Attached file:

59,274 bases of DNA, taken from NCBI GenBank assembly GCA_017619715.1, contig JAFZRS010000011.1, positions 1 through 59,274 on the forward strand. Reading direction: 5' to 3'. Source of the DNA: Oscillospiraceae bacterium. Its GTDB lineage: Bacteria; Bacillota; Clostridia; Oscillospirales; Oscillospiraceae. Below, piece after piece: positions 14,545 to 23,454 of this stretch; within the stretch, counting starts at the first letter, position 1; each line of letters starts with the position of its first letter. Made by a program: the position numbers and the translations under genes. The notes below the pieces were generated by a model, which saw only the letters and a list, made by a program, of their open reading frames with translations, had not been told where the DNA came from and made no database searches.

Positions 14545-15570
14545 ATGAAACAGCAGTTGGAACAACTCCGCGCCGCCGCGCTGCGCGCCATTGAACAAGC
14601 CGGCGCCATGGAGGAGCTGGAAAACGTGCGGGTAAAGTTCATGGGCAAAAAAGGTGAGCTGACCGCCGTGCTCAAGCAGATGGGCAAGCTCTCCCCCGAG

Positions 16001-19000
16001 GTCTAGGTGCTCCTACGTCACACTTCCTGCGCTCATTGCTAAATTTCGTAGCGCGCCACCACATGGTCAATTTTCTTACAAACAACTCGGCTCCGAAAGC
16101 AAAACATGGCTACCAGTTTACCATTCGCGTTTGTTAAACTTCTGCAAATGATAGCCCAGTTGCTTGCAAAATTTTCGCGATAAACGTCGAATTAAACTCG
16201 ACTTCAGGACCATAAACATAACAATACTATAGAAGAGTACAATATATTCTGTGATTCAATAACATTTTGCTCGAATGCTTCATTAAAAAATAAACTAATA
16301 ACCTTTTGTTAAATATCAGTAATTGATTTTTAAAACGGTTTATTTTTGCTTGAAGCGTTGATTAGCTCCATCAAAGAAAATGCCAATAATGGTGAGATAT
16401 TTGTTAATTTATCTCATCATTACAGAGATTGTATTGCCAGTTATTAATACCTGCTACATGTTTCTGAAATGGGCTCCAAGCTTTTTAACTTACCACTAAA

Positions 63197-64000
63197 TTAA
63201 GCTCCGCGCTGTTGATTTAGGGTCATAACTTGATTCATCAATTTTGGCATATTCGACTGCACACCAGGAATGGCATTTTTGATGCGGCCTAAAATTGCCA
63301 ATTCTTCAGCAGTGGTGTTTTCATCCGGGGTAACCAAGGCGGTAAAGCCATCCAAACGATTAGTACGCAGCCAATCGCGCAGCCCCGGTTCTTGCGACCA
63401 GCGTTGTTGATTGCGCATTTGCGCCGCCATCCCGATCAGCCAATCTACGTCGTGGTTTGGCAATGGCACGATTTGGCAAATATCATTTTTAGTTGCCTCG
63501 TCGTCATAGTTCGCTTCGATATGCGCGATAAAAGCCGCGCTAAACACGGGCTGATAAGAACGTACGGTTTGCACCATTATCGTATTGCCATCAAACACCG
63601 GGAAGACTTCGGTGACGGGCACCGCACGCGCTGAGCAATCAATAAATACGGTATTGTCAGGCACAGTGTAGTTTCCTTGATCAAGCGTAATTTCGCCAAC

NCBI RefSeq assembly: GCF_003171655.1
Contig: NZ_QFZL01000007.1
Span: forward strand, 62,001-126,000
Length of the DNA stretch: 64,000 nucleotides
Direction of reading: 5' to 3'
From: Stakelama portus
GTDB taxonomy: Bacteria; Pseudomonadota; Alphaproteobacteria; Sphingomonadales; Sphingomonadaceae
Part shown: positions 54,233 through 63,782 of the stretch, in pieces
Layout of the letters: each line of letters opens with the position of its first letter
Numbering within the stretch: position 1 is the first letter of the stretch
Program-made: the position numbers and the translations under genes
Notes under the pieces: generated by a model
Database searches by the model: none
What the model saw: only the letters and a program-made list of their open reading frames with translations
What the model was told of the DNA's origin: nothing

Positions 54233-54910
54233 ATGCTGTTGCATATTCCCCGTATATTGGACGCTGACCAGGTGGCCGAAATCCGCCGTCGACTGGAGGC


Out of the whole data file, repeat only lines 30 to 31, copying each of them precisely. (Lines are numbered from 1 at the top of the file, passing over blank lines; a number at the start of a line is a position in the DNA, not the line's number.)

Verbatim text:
Database searches by the model: none
What the model saw: only the letters and a program-made list of their open reading frames with translations